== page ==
Affinity-purified anti-PSP peptide antibody (0.5 mg) was coupled to CNBr-activated agarose (1 mL) as we have described.32Washed human platelets were solubilized in 10 mmol/L Tris HCl (pH 7.4), 150 mmol/L NaCl with 1 mmol/L CaCl2, 0.5 mmol/L leupeptin, 100 U/mL aprotinin, and 1% Triton X-100 and then sonicated. After centrifugation at 14,000 rpm for 30 minutes, the lysate (15 mL) was incubated with antibody agarose at room temperature for 3 hours. The column was washed with 10 mmol/L Tris HCl, 500 mmol/L NaCl (pH 7.4) containing 1% Triton X-100 (until the A280 was less than 0.02). A similar wash with 10 mmol/L Tris HCl and 150 mmol/L NaCl (pH 7.4) followed. Bound protein was eluted with 0.1 mol/L glycine (pH 2.9) in 1-mL volumes and neutralized with 3 mol/L Tris-HCl (pH 9.0). Protein fractions were analyzed by SDS-PAGE, concentrated, and dialyzed into MOPS-Ca2+ buffer (20 mmol/L MOPS, 1 mmol/L CaCl2, pH 7.2). Purified platelet PSP or baculovirus expressed rPSP (2 μg/15 μL) were mixed in a total volume of 50 μL with 10 μL ATP (0.5 mmol/L [Pharmacia] spiked with [γ32P]ATP [1 μL, 3000 Ci/mmol; Dupont-NEN, Boston, MA]), PKC (25 ng; a purified mixture of α, β, and γ isoforms; Upstate Biotechnology, Lake Placid, NY), and 10 μL lipid activator (0.1 mg/mL phosphatidyl/serine with 0.1 mg/mL diglyceride) in assay buffer (20 mmol/L MOPS, 1 mmol/L CaCl2, 1 mmol/L sodium orthovanadate, 1 mmol/L dithiothreitol, 1 mmol/L MgCl2, pH 7.2) and incubated for 20 to 40 minutes at 30°C. The stoichiometry of phosphorylation was determined by measuring the specific incorporation of 32P into PSP on SDS-PAGE gels subjected to phosphorimaging. In other experiments, we measured the effect of PKC-mediated phosphorylation of PSP on syntaxin 4 binding in a competitive binding assay. Wells of a microtiter plate were coated with rPSP (50 μL of 50 μg/mL purified baculovirus-expressed protein) for 60 minutes at room temperature. After washing, nonspecific binding sites were blocked with 1% albumin. Syntaxin 4 (5 μg/mL in 0.1% BSA, 50 μL) was mixed with 50 μL of various types of treated (see below) PSP (40 μg/mL) or no PSP, and 50 μL of the reaction was added to the PSP-coated wells in duplicate. To make the changes in the syntaxin 4 binding directly proportional to the potential effects of PSP phosphorylation on binding, the assay was calibrated such that under normal conditions nonphosphorylated PSP would inhibit approximately 50% of the binding of syntaxin 4. Three types of treated PSP were used: normal (unmodified PSP), PKC-phosphorylated PSP (as described above), and mock-phosphorylated PSP (PSP incubated with the phosphorylation reagents without PKC). After 60 minutes, the wells were rinsed and anti-syntaxin 4 antibody (1:500 dilution) was added for 1 additional hour. After another rinse, the bound anti-syntaxin 4 antibody was detected by incubating with 125I-protein A (Amersham, Arlington Heights, IL) for 60 minutes, washing, and γ scintillation counting.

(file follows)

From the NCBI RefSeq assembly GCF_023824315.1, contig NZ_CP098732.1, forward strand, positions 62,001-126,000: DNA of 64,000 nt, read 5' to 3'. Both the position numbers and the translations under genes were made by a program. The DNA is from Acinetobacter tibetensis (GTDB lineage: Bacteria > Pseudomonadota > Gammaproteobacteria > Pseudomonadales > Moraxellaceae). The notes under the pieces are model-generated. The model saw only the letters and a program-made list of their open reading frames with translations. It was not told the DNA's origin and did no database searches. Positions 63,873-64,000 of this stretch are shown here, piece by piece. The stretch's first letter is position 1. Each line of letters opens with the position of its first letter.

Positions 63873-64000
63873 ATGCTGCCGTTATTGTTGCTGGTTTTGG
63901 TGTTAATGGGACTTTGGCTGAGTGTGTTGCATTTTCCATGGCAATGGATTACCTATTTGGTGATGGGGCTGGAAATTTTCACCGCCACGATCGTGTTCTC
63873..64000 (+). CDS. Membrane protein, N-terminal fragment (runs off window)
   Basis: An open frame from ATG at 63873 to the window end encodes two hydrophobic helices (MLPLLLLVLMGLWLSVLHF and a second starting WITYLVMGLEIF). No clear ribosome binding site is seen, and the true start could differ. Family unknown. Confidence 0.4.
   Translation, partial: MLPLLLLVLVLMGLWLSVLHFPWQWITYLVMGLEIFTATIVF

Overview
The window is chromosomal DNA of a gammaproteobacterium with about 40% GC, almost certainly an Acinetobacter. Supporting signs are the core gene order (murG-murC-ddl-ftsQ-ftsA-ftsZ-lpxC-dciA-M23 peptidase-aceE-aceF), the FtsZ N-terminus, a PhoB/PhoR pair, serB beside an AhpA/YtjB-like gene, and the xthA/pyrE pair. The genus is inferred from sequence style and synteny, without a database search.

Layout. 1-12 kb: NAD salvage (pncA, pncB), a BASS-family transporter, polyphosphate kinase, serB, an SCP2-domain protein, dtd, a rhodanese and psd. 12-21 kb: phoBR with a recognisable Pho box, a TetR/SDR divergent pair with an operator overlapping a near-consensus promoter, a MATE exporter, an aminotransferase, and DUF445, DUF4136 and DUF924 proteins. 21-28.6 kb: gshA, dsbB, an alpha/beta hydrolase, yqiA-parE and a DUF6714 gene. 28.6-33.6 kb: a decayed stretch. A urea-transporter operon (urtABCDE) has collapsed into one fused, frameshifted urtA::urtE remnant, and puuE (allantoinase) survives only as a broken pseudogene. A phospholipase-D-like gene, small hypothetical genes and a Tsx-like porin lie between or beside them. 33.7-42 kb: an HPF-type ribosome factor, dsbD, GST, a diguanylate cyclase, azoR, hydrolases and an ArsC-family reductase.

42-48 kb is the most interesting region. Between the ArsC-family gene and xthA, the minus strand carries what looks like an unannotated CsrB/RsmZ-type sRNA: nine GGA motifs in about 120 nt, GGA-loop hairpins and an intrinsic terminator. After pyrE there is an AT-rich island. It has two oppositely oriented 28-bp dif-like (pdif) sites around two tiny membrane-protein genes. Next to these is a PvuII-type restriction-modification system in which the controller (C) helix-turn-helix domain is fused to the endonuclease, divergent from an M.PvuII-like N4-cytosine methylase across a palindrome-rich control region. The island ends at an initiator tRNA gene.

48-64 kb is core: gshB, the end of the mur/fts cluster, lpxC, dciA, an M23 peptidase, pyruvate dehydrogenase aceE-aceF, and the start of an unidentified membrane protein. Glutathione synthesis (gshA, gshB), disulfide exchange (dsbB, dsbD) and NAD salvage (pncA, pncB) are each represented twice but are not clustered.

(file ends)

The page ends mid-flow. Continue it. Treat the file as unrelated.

Phosphorylation in permeabilized platelets.

Phosphorylation was studied in platelets permeabilized to introduce [γ32P]ATP as described by Carlson et al35with buffers described by Knight and Scrutton.36 Platelets were obtained from citrated whole blood and washed in 140 mmol/L NaCl, 20 mmol/L HEPES (pH 7.1), and 1 mmol/L ethylene diamine tetraacetic acid as described.35 After the wash, the platelets were resuspended in medium 1 (20 mmol/L K-PIPES [piperazine N,N′-bis(2-ethanesulfonic acid)], 150 mmol/L K-glutamate, 7 mmol/L Mg-diacetate, 5 mmol/L glucose, 5 mmol/L K EGTA [ethylene glycol-bis (β-aminoethyl ether)-N,N,N′,N′-tetraacetic acid], pH to 7.4) at 1.4 × 109 cells/mL (100 μL), as described.36 Then, Na2ATP (1 μL, 500 mmol/L), [γ32P]ATP (5 μL, 3,000 Ci/mmol), 0.4 mmol/L CaCl2 (to achieve a pCa of 7), and medium 1 (100 μL) was mixed with saponin (prewarmed at 30°C) to achieve a concentration of 20 μg/mL.36 Thrombin (0.15 U/mL final), prostaglandin E1 (10 μmol/L; Sigma), or phorbol-12-myristate-13-acetate (PMA; 100 nmol/L; Sigma), with or without Ro-31-8220 (1 μmol/L 3-[1-3-(amidinothio)propyl-1H-indolyl-3-yl]-3-(1-methyl-1H-indolyl-3-yl)maleimide methane sulfonate; Calbiochem) was added to this platelet reaction mixture. After 1 to 10 minutes at 30°C, the reactions were stopped by the addition of lysis buffer containing 0.5% SDS, 5 mmol/L NaF, 50 mmol/L sodium phosphate, 10 mmol/L sodium vanadate, 2 mmol/L ethylene diamine tetraacetic acid, 1 mmol/L phenylmethyl sulfonyl fluoride, 1 mmol/L dithiothreitol, 0.2 mg/mL leupeptin, and 10 mg/mL aprotinin. The samples were boiled for 3 minutes and cooled on ice, diluted in 2 mL of radioimmunoprecipitation (RIPA) buffer (1.25% [wt/wt] NP-40, 1.25% [wt/vol] sodium deoxycholate, 12.5 mmol/L NaPO4, pH 7.2, 2 mmol/L ethylene diamine tetraacetic acid, 0.2 mmol/L sodium vanadate, 50 mmol/L sodium fluoride, 100 U/mL aprotinin), and centrifuged at 23,000 rpm for 10 minutes. The supernatant was then incubated with 50 μL of anti-PSP peptide antibody coupled to sepharose (see above) or a control antibody coupled to sepharose for 2 hours at room temperature. The sepharose was subjected to two cycles of centrifugation (13,000 rpm for 10 minutes) and washed with 2 mL of RIPA buffer. The sepharose beads were then mixed with sample buffer containing 5% B-mercaptoethanol,37 boiled for 5 minutes, analyzed by SDS-PAGE on 7.5% gels, and subjected to phosphorimaging.